Divya Menon of CTRL-F: “Female tech leaders are a community unto themselves”

Female tech leaders are a community unto themselves. When I first started CTRL-F a year ago, I was more clueless than I am now. Hearing my frustration about how marginalized I felt, Ori Inbar recommended the names of a few female founders whom I should reach out to. These women understood me and I am […]

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Female tech leaders are a community unto themselves. When I first started CTRL-F a year ago, I was more clueless than I am now. Hearing my frustration about how marginalized I felt, Ori Inbar recommended the names of a few female founders whom I should reach out to. These women understood me and I am so grateful to them for giving me a place to belong. Generally, I have found female founders to be helpful overall and there is a tighter bond in our AR/VR niche because there are so few players.

The Virtual Reality, Augmented Reality & Mixed Reality Industries are so exciting. What is coming around the corner? How will these improve our lives? What are the concerns we should keep an eye out for? Aside from entertainment, how can VR or AR help work or other parts of life? To address this, as a part of our interview series called “Women Leading The VR, AR & Mixed Reality Industries”, we had the pleasure of interviewingDivya Menon.

Divya Menon is a NASA kid turned tech founder. Having grown up in a family that sent missions to the Moon and beyond, Divya rarely felt intimidated by her own imagination and set out to create ctrl+f for real life. Today, she works on CTRL-F, a software application leveraging evolutions in spatial and cognitive computing to digitize a user’s memories and make them accessible like files on a computer.

Thank you so much for doing this with us! Before we dig in, our readers would like to get to know you a bit. Can you tell us a bit about your backstory and how you grew up?

I grew up in the 80’s and 90’s in Clear Lake. Clear Lake, at that time, was the hub for space innovation. It was not uncommon that I would look up at the sky and spot a plane flying straight up into the clouds, perfectly perpendicular to the ground, most likely piloted by one of my neighbors. People always swoon over my memories of astronaut neighbors but they were common in Bay Forest, our Clear Lake subdivision. On one hand, we all ate spaghetti at Frenchie’s like every other American family, but on the other, our dinner conversations were about how it felt to see the Earth from 300,000 miles beyond the ether. Moonshot ideas were a part of my formative years and that never left me; everything seems possible when you are raised by a community that frequently invalidated the word “impossible.”

Is there a particular book, film, or podcast that made a significant impact on you? Can you share a story or explain why it resonated with you so much?

America did not (and arguably still does not) have many Brown women depicted in television or film. There were Black women and White women but not much in between. In 1992, X-Men: The Animated Series aired in the U.S. after school. That is where I met Storm and her fulminating eyes, on our state-of-the-art television that I had to hit for it to work. As a pre-teen desperate to see myself as a part of American popular culture, Storm looked ethnically ambiguous enough where I could pretend she was Desi. That entire cast of mutants would become my gateway into the idea of augmented humans; and when I first closed my eyes to contemplate what CTRL-F would look like, it was very much how illustrators depict eye powers in comic books. Inspired by that imagery, CTRL-F’s UI gives our users a superhero experience on top of functionality.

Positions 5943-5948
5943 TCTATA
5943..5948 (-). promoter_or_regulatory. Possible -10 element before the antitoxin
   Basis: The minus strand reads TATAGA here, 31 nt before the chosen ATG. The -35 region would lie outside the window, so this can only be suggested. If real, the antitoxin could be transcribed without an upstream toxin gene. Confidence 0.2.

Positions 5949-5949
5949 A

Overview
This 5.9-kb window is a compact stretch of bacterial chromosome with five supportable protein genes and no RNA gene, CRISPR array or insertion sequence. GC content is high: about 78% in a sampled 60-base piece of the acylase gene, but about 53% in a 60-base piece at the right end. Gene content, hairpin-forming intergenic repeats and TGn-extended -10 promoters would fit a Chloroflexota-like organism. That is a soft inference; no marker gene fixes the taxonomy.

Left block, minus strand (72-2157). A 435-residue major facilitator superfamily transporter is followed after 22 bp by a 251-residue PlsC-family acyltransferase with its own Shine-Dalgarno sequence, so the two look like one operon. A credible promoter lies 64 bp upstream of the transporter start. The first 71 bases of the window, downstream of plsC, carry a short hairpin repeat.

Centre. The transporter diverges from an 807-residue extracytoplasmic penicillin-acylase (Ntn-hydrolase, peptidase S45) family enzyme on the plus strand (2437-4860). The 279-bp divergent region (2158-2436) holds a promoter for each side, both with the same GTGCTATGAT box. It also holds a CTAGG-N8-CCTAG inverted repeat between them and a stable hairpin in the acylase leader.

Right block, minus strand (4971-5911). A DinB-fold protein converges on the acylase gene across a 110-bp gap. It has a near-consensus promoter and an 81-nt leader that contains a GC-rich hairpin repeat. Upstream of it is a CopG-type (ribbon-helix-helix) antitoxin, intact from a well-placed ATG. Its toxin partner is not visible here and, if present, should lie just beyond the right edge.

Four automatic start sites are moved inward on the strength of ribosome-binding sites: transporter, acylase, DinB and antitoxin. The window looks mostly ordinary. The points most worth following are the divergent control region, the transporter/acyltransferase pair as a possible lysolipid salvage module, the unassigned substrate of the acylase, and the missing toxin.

Is there a particular story that inspired you to pursue a career in the X Reality industry? We’d love to hear it.

I chose augmented reality for its capacity as a medium for eyesight. In developing the basic idea for CTRL-F, I remembered something Lauren Jarvis, Head of Content Partnerships at Spotify, had said to us during the Pulse Conference at UCLA: she thinks of what she does as audio, not podcasts or music specifically. I thought of CTRL-F as a vision product and needed a medium for eyesight. Prior to CTRL-F, I owned a marketing agency with an office at Upload VR in The Marina. Somewhere in a space that housed a dozen VR companies strewn about a Duffy London, King Arthur Swing Table and a volumetric capture room, I had made a friend who was developing smart eyewear, Juan Jackson. I asked her whether smartglasses could handle a software that would identify, catalog, and recall items that a user sees and she said they could.

Can you share the most interesting story that happened to you since you began this fascinating career?

This is more of an interesting fact than an interesting story. In order to create CTRL-F, I have had to learn a tremendous amount of neuroscience as a part of understanding human memory. One of the things I learned is that for every bit of information that your eyes relay to your brain, your brain is relaying 10 times that back to your eyes. Your brain is constantly telling your eyes what it expects to see. There are some wild stories about Alcatraz prisoners in solitary confinement who have the most realistic hallucinations due to sensory deprivation, because, at that point, feedback is the only thing running without any sensory input.

Can you share a story about the funniest mistake you made when you were first starting? Can you tell us what lesson you learned from that?

Based on some of the prototypes I had seen in my friend’s office of what she was building, I was under the impression that AR eyewear already in-market would look fashionable and have full functionality. Imagine my surprise when Kyle, our technical co-founder, hopped on Zoom wearing something that could only be described as deformed bifocals, bulbous and with a display that was colorless and could barely tell time. That was when I first realized AR hardware is not as advanced as I thought and that I had a lot of research to do on the hardware side of spatial computing.